Inaugural Marikana Memorial Lecture

Judge President John Hlophe calls for 16 August to be observed as South Africa’s workers’ day in commemoration of the Marikana Massacre
To mark the 6th anniversary of the Marikana Massacre, Judge President John Hlophe, of the Western Cape Division of the High Court of South Africa, delivered a key note address at the inaugural Marikana Massacre Commemoration Memorial Lecture on 15 August 2018 at the Sandton Convention Centre. The event, hosted by the Association of Mineworkers and Construction Union (AMCU), included speakers such as Political Analyst Ralph Mathekga, Advocate Dali Mpofu and AMCU President Joseph Mathunjwa.

The lecture was held in memory and in commemoration of the 37 mineworkers who lost their lives during a massacre at the Lonmin Platinum Mine in Marikana on 16 August 2012, following a week-long protest by workers demanding a wage increase. In his speech Judge President Hlophe said “The dictionary is very clear that a massacre is the killing of many people. There are many similarities between the 1960 Sharpville Massacre, the 1976 Soweto Youth Uprising and the 2012 Marikana Massacre. Marikana however, happened right under the nose of our democratically elected government. Marikana, in my mind, was nothing more than a normal labour dispute. Workers were not satisfied with their working conditions, their safety at work and most importantly their minimum wage, and therefore took to protest. Unfortunately, it was allowed to escalate out of control. 37 of the workers were killed. It is no more than what it is – it is a massacre.”

All the speakers shared the same sentiments; that 16 August should be observed as South Africa’s Worker’s Day. Guest speaker, Ralph Mathekga said, “Marikana is a democratic tragedy – there is no diplomatic way of putting it. That day human rights were disrespected. The most fundamental rights being the right to live, the right to dignity and the right to withhold labour. Until this day, nobody has been prosecuted, and South Africa is quiet. My biggest worry is that South Africa sees Marikana as an ordinary atrocity, a misunderstanding – and not for exactly what it is – a Massacre”.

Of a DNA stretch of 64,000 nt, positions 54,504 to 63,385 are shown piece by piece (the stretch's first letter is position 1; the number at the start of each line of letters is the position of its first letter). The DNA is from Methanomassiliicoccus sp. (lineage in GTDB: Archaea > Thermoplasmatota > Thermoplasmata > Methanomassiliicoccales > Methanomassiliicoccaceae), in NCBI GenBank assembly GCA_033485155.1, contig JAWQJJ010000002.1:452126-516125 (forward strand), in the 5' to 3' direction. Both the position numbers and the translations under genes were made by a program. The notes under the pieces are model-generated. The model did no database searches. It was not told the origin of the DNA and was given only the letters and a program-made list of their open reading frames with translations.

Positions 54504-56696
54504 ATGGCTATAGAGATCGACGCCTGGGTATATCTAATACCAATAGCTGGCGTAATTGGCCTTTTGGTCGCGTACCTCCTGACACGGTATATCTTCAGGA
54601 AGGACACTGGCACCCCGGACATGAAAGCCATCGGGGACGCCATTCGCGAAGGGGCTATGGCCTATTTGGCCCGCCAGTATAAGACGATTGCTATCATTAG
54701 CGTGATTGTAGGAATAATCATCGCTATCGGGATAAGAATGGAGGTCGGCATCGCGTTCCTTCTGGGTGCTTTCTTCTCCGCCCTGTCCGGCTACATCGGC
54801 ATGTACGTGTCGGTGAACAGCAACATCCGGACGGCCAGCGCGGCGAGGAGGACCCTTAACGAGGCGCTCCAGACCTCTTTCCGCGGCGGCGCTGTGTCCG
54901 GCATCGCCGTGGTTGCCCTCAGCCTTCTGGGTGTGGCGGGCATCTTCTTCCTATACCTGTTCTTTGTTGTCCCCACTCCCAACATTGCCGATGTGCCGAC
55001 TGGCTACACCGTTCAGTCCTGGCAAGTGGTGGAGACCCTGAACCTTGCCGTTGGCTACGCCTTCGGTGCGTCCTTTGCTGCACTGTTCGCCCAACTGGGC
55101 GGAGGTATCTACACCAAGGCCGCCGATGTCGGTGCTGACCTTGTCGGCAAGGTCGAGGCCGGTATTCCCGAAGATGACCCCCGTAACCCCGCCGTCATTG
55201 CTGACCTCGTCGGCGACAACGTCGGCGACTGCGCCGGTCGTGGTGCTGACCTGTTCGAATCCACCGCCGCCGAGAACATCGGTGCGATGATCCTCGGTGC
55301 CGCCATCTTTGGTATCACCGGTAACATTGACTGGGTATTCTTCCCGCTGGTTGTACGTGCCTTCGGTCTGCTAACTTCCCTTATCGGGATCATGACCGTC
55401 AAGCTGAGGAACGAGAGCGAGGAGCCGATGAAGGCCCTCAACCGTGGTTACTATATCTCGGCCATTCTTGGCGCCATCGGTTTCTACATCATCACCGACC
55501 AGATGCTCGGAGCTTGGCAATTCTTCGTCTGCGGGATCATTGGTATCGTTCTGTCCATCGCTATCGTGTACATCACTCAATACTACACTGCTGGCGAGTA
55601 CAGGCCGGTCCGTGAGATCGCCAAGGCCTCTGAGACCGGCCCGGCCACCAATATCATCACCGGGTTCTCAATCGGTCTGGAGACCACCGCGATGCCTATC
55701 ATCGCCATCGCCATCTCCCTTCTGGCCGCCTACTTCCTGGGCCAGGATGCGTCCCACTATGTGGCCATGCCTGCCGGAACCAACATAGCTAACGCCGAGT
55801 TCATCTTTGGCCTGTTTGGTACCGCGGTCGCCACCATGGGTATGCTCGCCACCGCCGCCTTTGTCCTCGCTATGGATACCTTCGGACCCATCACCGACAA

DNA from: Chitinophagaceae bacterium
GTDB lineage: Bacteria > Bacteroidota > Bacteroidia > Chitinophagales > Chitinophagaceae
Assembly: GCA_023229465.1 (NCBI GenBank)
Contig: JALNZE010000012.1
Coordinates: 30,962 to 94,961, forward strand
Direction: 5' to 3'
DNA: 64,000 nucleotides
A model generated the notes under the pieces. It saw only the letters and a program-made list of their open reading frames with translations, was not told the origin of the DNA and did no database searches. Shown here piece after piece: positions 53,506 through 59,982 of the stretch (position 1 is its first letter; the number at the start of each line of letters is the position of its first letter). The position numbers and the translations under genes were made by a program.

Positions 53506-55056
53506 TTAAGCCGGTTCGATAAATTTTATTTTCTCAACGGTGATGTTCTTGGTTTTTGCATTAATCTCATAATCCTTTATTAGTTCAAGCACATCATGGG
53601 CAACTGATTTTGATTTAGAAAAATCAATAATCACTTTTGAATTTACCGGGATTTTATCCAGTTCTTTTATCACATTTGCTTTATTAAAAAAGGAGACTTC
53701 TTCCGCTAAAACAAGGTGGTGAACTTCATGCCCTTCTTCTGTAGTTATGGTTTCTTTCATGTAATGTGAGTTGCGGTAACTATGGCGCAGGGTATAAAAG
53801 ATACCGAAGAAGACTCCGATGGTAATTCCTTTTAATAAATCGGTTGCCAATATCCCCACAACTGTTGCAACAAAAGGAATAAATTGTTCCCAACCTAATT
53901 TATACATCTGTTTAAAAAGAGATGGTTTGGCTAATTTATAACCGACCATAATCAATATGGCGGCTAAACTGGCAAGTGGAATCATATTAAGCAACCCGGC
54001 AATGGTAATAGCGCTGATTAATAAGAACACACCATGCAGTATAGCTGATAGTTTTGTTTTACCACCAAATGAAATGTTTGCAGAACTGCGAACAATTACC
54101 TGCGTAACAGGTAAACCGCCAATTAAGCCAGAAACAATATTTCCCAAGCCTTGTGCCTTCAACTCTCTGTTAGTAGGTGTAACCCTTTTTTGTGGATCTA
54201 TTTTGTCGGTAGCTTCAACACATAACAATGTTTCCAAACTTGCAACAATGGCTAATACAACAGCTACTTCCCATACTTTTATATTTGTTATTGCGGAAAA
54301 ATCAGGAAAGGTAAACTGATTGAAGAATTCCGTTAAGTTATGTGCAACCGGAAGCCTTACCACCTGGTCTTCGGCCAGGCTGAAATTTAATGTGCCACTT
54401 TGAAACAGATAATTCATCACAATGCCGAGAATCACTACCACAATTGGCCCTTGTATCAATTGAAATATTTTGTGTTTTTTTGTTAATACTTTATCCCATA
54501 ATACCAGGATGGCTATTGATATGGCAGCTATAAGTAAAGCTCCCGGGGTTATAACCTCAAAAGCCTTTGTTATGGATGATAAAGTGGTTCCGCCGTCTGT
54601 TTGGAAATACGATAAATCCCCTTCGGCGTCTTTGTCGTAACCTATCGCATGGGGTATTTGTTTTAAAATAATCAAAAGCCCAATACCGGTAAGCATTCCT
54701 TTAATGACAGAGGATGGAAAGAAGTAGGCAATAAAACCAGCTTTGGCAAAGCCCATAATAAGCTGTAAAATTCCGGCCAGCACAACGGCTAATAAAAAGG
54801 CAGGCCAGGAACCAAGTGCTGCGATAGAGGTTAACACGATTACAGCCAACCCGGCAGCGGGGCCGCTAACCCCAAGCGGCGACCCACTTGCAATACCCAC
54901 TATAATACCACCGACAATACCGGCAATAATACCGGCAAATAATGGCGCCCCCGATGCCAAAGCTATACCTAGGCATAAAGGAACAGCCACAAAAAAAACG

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6th Marikana Lecture

Judge President John Hlophe calls for 16 August to be observed as South Africa’s workers’ day in commemoration of the marikana massacre
To mark the 6th anniversary of the Marikana Massacre, Judge President John Hlophe, of the Western Cape Division of the High Court of South Africa, delivered a key note address at the inaugural Marikana Massacre Commemoration Memorial Lecture on 15 August 2018 at the Sandton Convention Centre. The event, hosted by the Association of Mineworkers and Construction Union (AMCU), included speakers such as Political Analyst Ralph Mathekga, Advocate Dali Mpofu and AMCU President Joseph Mathunjwa.

The lecture was held in memory and in commemoration of the 37 mineworkers who lost their lives during a massacre at the Lonmin Platinum Mine in Marikana on 16 August 2012, following a week-long protest by workers demanding a wage increase. In his speech Judge President Hlophe said “The dictionary is very clear that a massacre is the killing of many people. There are many similarities between the 1960 Sharpville Massacre, the 1976 Soweto Youth Uprising and the 2012 Marikana Massacre. Marikana however, happened right under the nose of our democratically elected government. Marikana, in my mind, was nothing more than a normal labour dispute. Workers were not satisfied with their working conditions, their safety at work and most importantly their minimum wage, and therefore took to protest. Unfortunately, it was allowed to escalate out of control. 37 of the workers were killed. It is no more than what it is – it is a massacre.”

All the speakers shared the same sentiments; that 16 August should be observed as South Africa’s Worker’s Day. Guest speaker, Ralph Mathekga said, “Marikana is a democratic tragedy – there is no diplomatic way of putting it. That day human rights were disrespected. The most fundamental rights being the right to live, the right to dignity and the right to withhold labour. Until this day, nobody has been prosecuted, and South Africa is quiet. My biggest worry is that South Africa sees Marikana as an ordinary atrocity, a misunderstanding – and not for exactly what it is – a Massacre”.

Event Gallery